“If there were one word to describe the scenario chief procurement officers (CPOs) are facing in 2019, it would be complexity.”
So begins the latest in-depth procurement report from Deloitte – the Global Chief Procurement Officer Survey 2019. And the theme of complexity is one that runs throughout the entire report.
Deloitte’s CPO Surveys often throw up a lot of interesting findings, but this year’s seems to be particularly definitive on the major issues that are facing CPOs and senior procurement leaders in 2019 and beyond – namely increasing complexity and the subsequent risks that are created by the uncertainties brought by complexity, and the need for better data and governance in order to master digital complexity and empower digital transformation.
Below are some of the charts from the report that break down these issues in more detail.
Different types of procurement complexity
The report splits procurement complexity into four sub areas – namely External Complexity, Internal Complexity, Talent Complexity, and Digital Complexity.
In order to overcome the obstacles that these areas present, procurement functions need to “shift toward a proactive mode of addressing complexity directly.”
To do this, they must seek to eradicate so-called ‘bad’ complexity wherever possible (e.g. where risks can be predicted or mitigated), and embrace ‘good’ complexity, which refers to business processes that can be exploited positively in order to increase procurement’s influence on other stakeholders in other areas across the organisation (e.g. capital expenditure, enterprise risk management).
The report suggests that the need to proactively address these areas of complexity head-on stems from the fact that “procurement can’t credibly lead help lead the transformation of the business unless it can address complexity and transform itself.”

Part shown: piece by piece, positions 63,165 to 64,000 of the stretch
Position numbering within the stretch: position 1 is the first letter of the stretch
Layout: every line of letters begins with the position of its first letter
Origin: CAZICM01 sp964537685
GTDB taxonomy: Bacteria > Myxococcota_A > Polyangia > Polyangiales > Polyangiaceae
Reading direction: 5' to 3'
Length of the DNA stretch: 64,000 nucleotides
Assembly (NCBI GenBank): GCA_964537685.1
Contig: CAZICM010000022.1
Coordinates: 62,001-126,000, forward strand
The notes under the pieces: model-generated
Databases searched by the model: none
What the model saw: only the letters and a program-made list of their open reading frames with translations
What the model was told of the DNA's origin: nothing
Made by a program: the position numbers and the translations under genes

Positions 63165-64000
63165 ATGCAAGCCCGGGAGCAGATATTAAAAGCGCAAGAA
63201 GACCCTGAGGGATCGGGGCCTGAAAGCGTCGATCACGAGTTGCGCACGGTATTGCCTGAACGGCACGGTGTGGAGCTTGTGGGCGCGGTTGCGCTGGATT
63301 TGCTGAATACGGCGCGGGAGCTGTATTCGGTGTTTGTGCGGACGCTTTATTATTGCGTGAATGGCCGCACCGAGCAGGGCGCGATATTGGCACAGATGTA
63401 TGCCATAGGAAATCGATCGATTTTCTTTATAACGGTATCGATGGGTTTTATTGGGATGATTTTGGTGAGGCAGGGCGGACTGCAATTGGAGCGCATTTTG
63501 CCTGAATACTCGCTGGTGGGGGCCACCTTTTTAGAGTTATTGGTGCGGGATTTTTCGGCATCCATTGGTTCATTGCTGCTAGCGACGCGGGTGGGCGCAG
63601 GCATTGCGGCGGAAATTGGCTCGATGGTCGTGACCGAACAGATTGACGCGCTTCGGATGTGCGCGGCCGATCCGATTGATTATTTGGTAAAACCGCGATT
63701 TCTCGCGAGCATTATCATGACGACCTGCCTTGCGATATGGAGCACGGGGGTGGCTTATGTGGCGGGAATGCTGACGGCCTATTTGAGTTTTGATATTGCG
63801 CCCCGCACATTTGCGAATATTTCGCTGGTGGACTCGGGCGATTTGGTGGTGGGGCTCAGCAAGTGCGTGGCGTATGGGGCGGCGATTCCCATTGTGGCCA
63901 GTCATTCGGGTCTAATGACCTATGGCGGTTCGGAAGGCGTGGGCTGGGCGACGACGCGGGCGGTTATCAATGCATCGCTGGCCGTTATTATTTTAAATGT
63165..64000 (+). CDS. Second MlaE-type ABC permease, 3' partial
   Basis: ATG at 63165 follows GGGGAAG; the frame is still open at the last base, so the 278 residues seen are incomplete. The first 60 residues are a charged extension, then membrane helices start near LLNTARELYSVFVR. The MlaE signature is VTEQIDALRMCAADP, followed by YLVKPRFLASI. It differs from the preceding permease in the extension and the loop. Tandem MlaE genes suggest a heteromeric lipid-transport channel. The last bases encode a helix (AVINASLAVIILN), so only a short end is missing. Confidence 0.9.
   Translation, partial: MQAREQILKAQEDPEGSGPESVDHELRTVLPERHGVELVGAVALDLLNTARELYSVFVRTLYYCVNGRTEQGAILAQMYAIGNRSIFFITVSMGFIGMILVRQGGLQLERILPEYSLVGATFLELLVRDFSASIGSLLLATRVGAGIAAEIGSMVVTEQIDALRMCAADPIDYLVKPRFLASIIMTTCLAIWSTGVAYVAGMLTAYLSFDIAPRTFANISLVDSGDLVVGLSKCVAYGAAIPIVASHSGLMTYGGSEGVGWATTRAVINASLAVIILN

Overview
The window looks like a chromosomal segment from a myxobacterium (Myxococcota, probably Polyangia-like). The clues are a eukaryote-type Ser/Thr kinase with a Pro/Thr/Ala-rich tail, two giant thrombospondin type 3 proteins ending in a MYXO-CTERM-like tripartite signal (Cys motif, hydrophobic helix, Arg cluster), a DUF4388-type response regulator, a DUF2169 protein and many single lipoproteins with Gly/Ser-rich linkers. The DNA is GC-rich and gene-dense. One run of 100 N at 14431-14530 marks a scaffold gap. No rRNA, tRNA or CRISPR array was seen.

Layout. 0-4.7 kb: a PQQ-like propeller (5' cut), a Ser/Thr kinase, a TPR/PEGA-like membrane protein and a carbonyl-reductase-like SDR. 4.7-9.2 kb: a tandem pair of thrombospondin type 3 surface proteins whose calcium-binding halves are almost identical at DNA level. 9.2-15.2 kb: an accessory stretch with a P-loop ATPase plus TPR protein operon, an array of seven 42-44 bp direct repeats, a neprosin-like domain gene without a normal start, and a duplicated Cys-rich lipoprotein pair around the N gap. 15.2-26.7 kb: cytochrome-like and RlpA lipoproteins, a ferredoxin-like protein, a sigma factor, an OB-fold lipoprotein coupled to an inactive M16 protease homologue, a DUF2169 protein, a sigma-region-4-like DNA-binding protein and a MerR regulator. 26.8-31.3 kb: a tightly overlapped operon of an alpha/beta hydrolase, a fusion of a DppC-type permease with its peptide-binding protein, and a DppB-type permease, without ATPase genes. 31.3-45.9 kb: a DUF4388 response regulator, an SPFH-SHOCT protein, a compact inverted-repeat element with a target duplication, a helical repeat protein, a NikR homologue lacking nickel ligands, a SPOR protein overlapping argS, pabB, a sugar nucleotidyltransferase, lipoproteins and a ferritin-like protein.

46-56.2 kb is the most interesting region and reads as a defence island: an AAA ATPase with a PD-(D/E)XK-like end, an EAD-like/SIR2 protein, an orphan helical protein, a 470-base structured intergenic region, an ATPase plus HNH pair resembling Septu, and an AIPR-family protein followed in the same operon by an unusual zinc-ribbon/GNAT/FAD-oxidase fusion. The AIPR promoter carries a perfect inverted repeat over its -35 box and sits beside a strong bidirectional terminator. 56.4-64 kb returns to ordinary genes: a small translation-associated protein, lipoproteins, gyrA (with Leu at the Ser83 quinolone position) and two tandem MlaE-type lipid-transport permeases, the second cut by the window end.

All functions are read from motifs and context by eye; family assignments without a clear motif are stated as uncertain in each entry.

By preparing fully for the kind of ‘bad’ complexity that often originates outside of the organisation, and exploiting the opportunities to increase procurement’s influence presented by ‘good’ complexity, organisations can position themselves as complexity masters.
These organisations, unsurprisingly, are able to outperform other organisations in key areas, as seen in the chart below from Deloitte’s CPO Survey.
Implementing digital procurement transformation
In terms of digital alignment, Deloitte’s findings show that actually, the majority of CPOs – 58% of all organisations, and 74% of complexity masters – are actively aligning their digital strategies to both their own goals, and those of the organisation as a whole.
Furthermore, around half of all organisations’ CPOs (and 55% for complexity masters) collaborate closely with their IT partners to drive their digital strategies forward.
This is hugely beneficial because, as the survey says, CPOs can play a major role in helping CIOs “to bring new capabilities to the organisation, while remaining within budget and managing third parties to reduce risk and noncompliance.”
However, there is bad as well as good news, as even though most CPOs are aligning their digital strategies with their wider organisations, they are still being held back by one major issue – data.
This is clearly outlined in the following chart, in which poor master data quality, standardisation and governance are identified as the biggest obstacles in the way of procurement functions overcoming digital complexity.
And, as if to drive the point home further, the quality and accessibility of data was also seen as a major roadblock standing in the path of the adoption and application of technology for procurement functions, far ahead of the other issues that were cited. This is shown in the following chart.
What these findings make clear is that, while there is understanding and willingness on the part of most CPOs that everything – namely overcoming complexity, adopting new systems and enabling effective digital transformation – all hinges on great data and governance, the real problem is sorting out that data in the first instance.
To read the Deloitte CPO Survey 2019 in full, click here.